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What is an acronym?

We explain what an acronym is, a list of examples of this type of abbreviation and what are its differences with an acronym.

  1. What is an acronym?

An acronym means an abbreviation or set of acronyms that, due to its frequent use, ends up being incorporated as another word, to the point that many people ignore its origin or the exact meaning of the terms it groups together.

For example, the term  laser  comes from the acronym in English: Light Amplification by Stimulated Emission  of Radiation  ( i.e .:  Light  Amplification by Stimulated Emission of  Radiation ), but is ordinarily used as a common word (note even how it accentuates in Spanish).   

Often they are words formed by fragments of two or more words, so they are not usually written in capital letters , as in the case of initials or initials, but in the ordinary sense of a common word. But the meaning of the acronym will be equal to the sum of the meanings of the words or terms that compose it.

Sometimes you can also speak of retro –  acronyms , that is: words of origin and ordinary use, which are reinterpreted as acronyms due to their specific context of use.

Such is the case of the  USA PATRIOT Act  or American Patriotic Law, which after being formulated was understood as an acronym for  Uniting  and  Strengthening America by Providing Appropriate  Tools Required  to  Intercept  and  Obstruct Terrorism  (that is: “Unite and Strengthen United States Providing Appropriate Tools Required to Intercept and Obstacle Terrorism ”).    
 

Acronyms  are not too common in the Spanish language , although they do have important historical precedents, such as the emergence of the pronoun  you , whose origin comes from the acronym vs (“your mercy”), contracted in  vust d .

  1. Acronym list

A list of examples of acronyms can be the following:

  • Laser . English:  L ight  A mplification by S timulated E mission  of  R adiation  ( “Light Amplification by Stimulated Emission of Radiation”).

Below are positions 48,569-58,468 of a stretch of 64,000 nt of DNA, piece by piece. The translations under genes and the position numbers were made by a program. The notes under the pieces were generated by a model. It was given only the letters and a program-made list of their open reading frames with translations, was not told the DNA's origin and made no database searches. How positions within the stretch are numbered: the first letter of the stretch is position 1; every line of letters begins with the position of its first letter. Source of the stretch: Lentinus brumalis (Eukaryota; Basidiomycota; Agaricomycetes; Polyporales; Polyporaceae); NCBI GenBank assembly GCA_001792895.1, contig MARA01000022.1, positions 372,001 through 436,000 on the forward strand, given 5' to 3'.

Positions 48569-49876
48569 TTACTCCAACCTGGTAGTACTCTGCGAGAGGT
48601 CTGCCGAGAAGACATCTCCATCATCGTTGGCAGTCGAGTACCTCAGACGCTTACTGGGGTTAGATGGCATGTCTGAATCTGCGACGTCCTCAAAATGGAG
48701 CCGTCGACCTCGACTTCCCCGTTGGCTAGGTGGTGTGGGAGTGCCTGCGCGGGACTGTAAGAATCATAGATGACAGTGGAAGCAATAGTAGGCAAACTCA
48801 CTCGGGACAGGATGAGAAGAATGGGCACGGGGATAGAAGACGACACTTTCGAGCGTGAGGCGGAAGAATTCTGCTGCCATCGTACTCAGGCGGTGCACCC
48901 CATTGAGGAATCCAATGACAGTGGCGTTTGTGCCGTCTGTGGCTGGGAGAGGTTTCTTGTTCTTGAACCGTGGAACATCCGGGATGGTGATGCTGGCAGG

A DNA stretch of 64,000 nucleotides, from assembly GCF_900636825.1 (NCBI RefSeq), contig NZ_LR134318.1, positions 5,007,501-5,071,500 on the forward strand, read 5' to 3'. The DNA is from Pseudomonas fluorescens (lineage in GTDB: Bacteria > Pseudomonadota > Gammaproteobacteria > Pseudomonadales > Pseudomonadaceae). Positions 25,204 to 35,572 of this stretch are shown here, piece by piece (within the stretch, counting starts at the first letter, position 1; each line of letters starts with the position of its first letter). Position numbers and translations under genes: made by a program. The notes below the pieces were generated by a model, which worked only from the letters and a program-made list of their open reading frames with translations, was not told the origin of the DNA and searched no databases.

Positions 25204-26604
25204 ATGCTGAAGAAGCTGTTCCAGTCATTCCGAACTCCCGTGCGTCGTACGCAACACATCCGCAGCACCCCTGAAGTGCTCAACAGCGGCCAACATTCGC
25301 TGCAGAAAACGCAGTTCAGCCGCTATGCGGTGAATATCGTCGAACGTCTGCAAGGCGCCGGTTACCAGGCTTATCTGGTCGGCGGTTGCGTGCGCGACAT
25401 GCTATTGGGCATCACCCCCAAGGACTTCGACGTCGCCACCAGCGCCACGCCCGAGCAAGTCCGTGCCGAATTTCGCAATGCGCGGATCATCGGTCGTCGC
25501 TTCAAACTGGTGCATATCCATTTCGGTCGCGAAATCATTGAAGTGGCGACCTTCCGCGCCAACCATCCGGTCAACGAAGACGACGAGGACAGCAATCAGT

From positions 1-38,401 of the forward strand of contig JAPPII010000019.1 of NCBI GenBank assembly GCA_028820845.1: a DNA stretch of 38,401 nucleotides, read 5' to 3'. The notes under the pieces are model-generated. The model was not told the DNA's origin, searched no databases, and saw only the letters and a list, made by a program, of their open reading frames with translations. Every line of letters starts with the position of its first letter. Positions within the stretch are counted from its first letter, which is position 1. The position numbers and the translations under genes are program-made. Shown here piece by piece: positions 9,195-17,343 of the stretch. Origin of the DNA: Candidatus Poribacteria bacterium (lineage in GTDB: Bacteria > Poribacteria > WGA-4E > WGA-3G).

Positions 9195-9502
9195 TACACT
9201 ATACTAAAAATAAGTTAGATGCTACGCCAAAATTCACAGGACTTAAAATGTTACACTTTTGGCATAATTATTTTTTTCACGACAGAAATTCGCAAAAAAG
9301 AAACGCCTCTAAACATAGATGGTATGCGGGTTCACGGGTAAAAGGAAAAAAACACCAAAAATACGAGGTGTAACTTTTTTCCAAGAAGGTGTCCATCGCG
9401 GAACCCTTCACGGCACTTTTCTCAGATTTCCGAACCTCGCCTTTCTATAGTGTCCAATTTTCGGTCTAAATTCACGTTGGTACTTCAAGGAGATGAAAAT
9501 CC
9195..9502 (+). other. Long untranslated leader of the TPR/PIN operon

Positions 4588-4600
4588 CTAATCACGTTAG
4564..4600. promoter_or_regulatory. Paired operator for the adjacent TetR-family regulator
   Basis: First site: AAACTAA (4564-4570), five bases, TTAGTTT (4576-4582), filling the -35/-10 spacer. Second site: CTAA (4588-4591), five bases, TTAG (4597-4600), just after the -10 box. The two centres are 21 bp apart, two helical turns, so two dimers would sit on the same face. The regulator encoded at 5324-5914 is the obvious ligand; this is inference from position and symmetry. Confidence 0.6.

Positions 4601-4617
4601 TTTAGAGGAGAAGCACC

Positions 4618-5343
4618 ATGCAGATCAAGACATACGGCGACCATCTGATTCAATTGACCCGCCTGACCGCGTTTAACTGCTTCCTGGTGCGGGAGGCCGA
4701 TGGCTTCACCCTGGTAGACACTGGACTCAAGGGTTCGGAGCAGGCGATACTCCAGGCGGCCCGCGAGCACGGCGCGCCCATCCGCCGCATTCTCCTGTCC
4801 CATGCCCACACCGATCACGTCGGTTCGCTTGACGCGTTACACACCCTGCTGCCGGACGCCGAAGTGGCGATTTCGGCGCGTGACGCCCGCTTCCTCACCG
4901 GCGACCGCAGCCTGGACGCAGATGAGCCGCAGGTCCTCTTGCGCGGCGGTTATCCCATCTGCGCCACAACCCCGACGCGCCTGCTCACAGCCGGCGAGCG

• Unasur . U nion  Na tions  South American.
  • Celarg . C asa de  E studios  The Tinoamerican  R ómulo  G allegos.
  • Emotícono . From English:  Emot ion  +  Icon  (emotion + icon), and then Castilianized.
  • UFO . O bject  V dildo  N or  I dentificado.
  • Radar . From English:  Ra gave  D etection a nd  R anging  (“Radio distance detection and measurement”). 
  • AIDS . S índrome of  I nmuno d efficiency  A dquirida.
  • Led . English:  L ight  E mitting D IODE  ( “Light Emitting Diode”). 
  • Computer . Formed by the junction of  Inform ation autom atic .
  • Unesco . From English:  U nited  N ations  E ducational,  S cientific  and  C ultural  O rganization
     (“United Nations Cultural, Scientific and Educational Organization”).
  • Midi . English:  M usical  I nstruments  D igital  I nterface  ( “Musical Instrument Digital Interface”).
  • CEDEMUN . Ce nter of  De velopment  Mun icipal.
  • DNA  and  RNA . Á acid  D esoxir r ibonucleico and  Á acid  r ibo n ucleico respectively.
  • Concacaf . With federation  C entered to Mericana and  C aribbean of  A ssociations of  F útbol.
  • Conmebol . With federation Suda me ricana de Fút bol .
  • Hi-Fi . From English  Hi gh  Fi delity  (“High fidelity”).
  • Unicef . From English:  U nited N ations C hildren’s E mergency F und  (“United Nations Emergency Fund for Children).    
  1. Differences between acronyms and acronyms

While the acronym consists of grouping the initial letter of various terms to form an abbreviation that is written in uppercase (and often separated by periods), acronyms allow a much freer junction of word fragments, whether initial or not , to form a word whose terms are not separated and whose initial letter is only capitalized.

  • Acronym deed :  Sectur  ( Sec retat de  Tur ismo),  Telmex  ( Tel Efonía  Mex icana) or  CorpoMiranda  (Development Corporation of the Tuy River Basin “Francisco de Miranda”, SA).
  • Writing acronyms:  UN  ( O RGANIZATION  N ations  U ned),  HIV  ( V irus the  I nmunodeficiencia  H Umana) or  CD  (English:  C ompact  D isc , “compact disc”).

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